If you want to know the whole truth about Fred Gibb Chevrolet check out this web site. Being from Illinois, I was at his dealership back in 1969 and saw the ZL1's that he had. There also was a ZL1 for sale at Huffman Chevrolet in Farmington, Illinois where I bought my 1968 Z28.
 http://www.fredgibb.com/gibb_history.html
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« Reply #32 on: January 19, 2011, 08:11:22 PM »

Huffmans had 2 ZL-1s they ordered: #66 N644311 #67 N644314. #66 still exists.

The Gibb.com story is nice but the reality of it is the ZL-1s were a poor, costly business decision. The body numbers indicate the cars were ordered early December 1968 while bud Pete Estes was General Manager of Chevrolet. In the December 1989 Car Craft interview Gibb stated the cars were supposed to list for about $4900. Ultimately they were 50% higher and impossible to sell. If they were financed through GMAC and he never paid them, he actually couldn't sell them. GMAC probably had a rep there to ensure every car sold was paid off first. That's why many were sent to other dealers or returned to Chevy. I know the full history of our project, ZL-1 #4. It sat at Gibbs from March 11, 1969 until it was returned to Norwood, Ohio May 24, 1969. It ended up at Hauser Chev, Bethlehem PA early August '69. They ran a newspaper ad asking $6355; no sale. It ended up on the strip for the '70 NHRA season. By Spring '71 it was on the used car lot at Hauser with an iron 402 and sold for about $2895. Probably every dealer that got involved with ZL-1s back then regretted it.
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« Reply #33 on: January 19, 2011, 11:23:41 PM »

I hope I did not offend anyone by saying that this web site was the whole truth about Fred Gibb Chevrolet. I used very poor wording. I just think this web site has a lot of information about Fred Gibb that a lot of forum readers might not know.
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william
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« Reply #34 on: January 20, 2011, 08:10:23 AM »

The Gibb site is fine, just not very informative. He was interviewed a few times in the '80s and made some interesting statements. He said they sold "a few" '69 COPO Camaros and Chevelles and did quite a few 427 conversions of L78 cars starting in '68. He never mentioned Pete Estes but was good friends with Vince Piggins, the executive responsiible for the creation of the Z/28. Piggins likely engineered the
ZL-1 Camaro program but Estes name is on the broadcast sheets for #1 & #2. The owner of #4 at the time, also a former Chevrolet dealer, visited with him when we finished the car. Fred was kind enough to sign a document for it. He said that he tried to order the ZL-1s heater delete but it wasn't allowed. Ultimately he sold very few of the cars. Most were sent back to the Norwood Camaro plant, some others DX'd to other Chevy dealers. Dale Chev here in Waukesha WI received #7 and #49.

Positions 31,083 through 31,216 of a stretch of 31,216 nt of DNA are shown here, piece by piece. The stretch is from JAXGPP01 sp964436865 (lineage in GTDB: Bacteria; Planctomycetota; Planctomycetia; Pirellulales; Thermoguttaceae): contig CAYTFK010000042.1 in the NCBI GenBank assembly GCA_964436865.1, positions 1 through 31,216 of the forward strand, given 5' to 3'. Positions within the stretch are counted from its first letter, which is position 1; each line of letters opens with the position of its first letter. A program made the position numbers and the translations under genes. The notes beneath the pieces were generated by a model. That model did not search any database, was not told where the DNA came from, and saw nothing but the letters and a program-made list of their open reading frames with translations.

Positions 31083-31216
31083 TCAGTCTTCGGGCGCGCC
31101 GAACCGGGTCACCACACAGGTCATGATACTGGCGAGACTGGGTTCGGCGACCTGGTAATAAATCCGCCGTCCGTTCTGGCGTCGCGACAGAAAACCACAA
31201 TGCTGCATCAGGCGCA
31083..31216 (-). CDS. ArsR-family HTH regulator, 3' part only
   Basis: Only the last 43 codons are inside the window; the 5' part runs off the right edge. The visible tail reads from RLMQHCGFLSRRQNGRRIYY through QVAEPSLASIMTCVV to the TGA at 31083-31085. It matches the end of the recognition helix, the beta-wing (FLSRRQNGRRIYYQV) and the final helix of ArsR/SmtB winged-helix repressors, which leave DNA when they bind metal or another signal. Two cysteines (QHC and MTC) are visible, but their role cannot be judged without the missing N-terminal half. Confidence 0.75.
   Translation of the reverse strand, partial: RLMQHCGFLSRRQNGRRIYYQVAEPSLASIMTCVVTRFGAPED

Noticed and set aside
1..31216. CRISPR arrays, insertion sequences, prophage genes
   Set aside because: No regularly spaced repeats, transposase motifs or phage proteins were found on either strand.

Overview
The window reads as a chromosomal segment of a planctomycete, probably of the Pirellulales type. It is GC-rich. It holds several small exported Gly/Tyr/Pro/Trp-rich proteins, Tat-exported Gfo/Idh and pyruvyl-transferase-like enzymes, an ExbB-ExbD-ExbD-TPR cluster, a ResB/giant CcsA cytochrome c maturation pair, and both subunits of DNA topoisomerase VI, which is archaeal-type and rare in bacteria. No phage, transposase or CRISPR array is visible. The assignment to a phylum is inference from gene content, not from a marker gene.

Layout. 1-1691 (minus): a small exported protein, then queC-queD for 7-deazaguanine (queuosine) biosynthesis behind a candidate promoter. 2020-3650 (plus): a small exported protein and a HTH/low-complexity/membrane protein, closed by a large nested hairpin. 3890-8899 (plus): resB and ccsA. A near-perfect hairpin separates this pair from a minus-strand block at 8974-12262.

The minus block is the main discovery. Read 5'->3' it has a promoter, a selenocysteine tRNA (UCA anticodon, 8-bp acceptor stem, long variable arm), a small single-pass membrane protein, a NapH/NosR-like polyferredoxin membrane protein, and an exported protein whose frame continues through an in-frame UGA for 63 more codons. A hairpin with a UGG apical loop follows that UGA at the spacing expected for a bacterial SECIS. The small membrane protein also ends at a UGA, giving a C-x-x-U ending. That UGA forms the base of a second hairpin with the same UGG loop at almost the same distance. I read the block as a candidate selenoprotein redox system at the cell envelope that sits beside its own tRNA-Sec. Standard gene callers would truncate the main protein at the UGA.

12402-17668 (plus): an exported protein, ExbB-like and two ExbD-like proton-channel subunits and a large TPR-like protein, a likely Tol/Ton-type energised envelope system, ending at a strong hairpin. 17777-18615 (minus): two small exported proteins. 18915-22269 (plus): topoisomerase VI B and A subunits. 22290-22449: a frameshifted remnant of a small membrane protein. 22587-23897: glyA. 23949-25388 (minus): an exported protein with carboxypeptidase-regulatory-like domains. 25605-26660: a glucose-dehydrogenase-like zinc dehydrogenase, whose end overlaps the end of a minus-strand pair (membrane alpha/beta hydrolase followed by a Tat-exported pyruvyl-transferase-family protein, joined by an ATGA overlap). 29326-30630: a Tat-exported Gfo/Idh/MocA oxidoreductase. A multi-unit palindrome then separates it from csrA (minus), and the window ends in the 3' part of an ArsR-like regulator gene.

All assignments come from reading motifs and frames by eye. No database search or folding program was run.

All of the Gibb Chevrolet dealership paperwork still exists.

The ZL-1s made Fred Gibb a Chevy legend but also caused him much grief, never said a word about it.
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« Reply #35 on: January 20, 2011, 12:45:25 PM »

I guess my observation is that since Fred Gibb ordered so many ZL-1's, without any buyers on hand, had trouble selling them and many were sent back due to the inability to move them, that surely, If I walked in his dealership at just the right time, stated I wanted one of his 50 ZL-1's, only I wanted to add an RS front end, deluxe interior, power windows, heck, maybe even a convertible and JL8 along with some vigilante light monitoring system, throw in the rear tire traction control squirters as well, and I plunked down the full purchase price on his desk, I strongly feel there is a highly likely chance I would have gotten what I wanted.  I mean, if Mr. Gibb was willing to take a chance on 50 Camaros that may not sell well, surely he would attempt to make a definate sale if all he had to do was check off a few extra option boxes on his order.  After all Mr. Gibb was a business man and GM wanted to sell Camaros.  If they were willing to take a chance and put an all aluminum race motor in a stripped down Camaro and "HOPE" someone will buy it, then it is highly likely they would have gone just a little bit further if someone dropped $8,000 in front of them. 

They had paint deletes and special colors and striping requests that were probably more inconvenient to the factory than simply putting a ZL-1 motor in a nicely optioned convertible instead of a plain jane coupe.  I wish I could test my theory, but I can't.  However, I bet it is more likely than not it could have been done.  Again, I could be wrong.